FatherSon Ventures

Building a Relationship through Adventure

Sky Zone

Written By: Scot Butwell - Mar• 14•13


D is a sensory-seeker whose body is neurologically wired to move, and Sky Zone is an indoor trampoline park in a large warehouse, so I wasn’t exactly surprised by how much he loved this place.

Nonstop movement is almost a biological necessity for him. Everywhere we go, every sidewalk we encounter, he’s looking for sensory input. Shredding leaves, flicking sand, scaling and jumping off railings.

So I knew Sky Zone and D would go together like salsa and chips, butter and popcorn, or milk and cookies, yet I conveniently ignored the possibility that he might have difficulty handling the highly-sensory environment.

I initialed the liability waiver about twenty-five times, and we laced up our blue, light-weight high-top jumping shoes, and we were ready to jump to our heart’s delight at the rate of $17 per person for the next hour.

sky zone solo

An employee explained the one rule for the main trampoline to us (“one person jumping in a square at a time”), and I naively thought to myself, just one rule should not be too hard to follow, right? 

The trampoline was a long rectangle stretching across the room with about thirty five by seven squares. A third were filled with jumpers of different ages, and everyone was following the one person per square rule.

D just needed to stay in one square, and when he got tired of jumping in that square, he could leap to another square, like a frog hopping from one lily pad to another across a pond.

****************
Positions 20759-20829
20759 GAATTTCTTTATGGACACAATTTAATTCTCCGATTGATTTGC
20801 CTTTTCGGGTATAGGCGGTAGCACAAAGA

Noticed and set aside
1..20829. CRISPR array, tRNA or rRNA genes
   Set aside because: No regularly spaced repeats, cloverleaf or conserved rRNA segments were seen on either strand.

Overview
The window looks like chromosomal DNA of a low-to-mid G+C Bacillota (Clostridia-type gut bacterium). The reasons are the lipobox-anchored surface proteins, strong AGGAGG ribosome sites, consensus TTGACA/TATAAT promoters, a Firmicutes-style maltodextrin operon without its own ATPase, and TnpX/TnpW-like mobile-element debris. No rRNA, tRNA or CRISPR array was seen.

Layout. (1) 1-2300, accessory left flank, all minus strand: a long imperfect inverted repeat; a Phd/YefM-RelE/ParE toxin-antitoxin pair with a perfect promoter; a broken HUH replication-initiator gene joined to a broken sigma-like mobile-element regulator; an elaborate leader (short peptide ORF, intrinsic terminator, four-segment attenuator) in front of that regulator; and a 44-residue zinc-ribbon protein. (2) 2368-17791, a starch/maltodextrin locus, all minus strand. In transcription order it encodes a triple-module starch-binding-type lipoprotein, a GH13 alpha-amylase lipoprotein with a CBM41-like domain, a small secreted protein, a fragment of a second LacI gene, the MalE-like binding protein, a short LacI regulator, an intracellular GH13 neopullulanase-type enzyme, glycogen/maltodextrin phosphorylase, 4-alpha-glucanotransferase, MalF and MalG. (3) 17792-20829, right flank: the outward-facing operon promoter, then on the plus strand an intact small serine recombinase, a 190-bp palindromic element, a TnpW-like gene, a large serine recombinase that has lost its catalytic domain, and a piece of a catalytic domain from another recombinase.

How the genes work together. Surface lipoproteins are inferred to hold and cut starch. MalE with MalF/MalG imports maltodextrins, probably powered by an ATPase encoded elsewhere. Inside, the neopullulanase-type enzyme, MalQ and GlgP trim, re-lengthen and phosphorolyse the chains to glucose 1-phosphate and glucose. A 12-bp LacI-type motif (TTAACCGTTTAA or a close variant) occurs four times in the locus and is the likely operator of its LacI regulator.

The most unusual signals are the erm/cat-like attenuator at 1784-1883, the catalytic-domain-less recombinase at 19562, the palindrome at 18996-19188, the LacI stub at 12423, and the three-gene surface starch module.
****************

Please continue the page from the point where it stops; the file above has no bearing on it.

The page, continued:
It was simple.

But that’s not how it went.

Not even close.

D looked more like a crash dummy, testing his body’s durability as he ran and jumped across several squares, narrowly missing a few persons, before    skidding and thudding to a halt.

I checked to see if his limbs were intact, and after I saw he was fine, he repeated the same running, jumping, crashing pattern. Thus, I discovered the reason for the liability waiver: my son.

Each time, I reminded him of the “one person in a square” rule, but he jumped in his square a while before bolting across the trampoline, crashing in a heap and breathing fast and giddy by the time I reached him.

sky zone pitIn recovery, they say insanity is doing the same thing over and over and expecting different results. I felt D was heading down this route without some form of direct intervention from me.

Parenting to me is like editing a movie. You have to know when to cut a scene short, how to skillfully blend one scene into another, and how to capture the best out of every actor in a story.

So I guided D to the Foam Zone, a pit filled with 10,000 blue foam blocks preceded by a trampoline runway. Most importantly, it had a short line that required waiting before jumping. 

The Foam Zone was a much better fit for D. The short breaks between jumps enabled him to regulate his body, and we spent the next hour jumping into the foam blocks and watching others do flips. 

The Wife will disagree, saying I do not understand D’s sensory difficulties; however, I felt Sky Zone provided a unique challenge–while having fun–to helping D learn to regulate his body. 

When we walked to our car in the parking lot after jumping for an hour, D looked up at the sign on the side of building. I think he wanted to know the name of the place where we had so much fun.

“Sky Zone,” he said.

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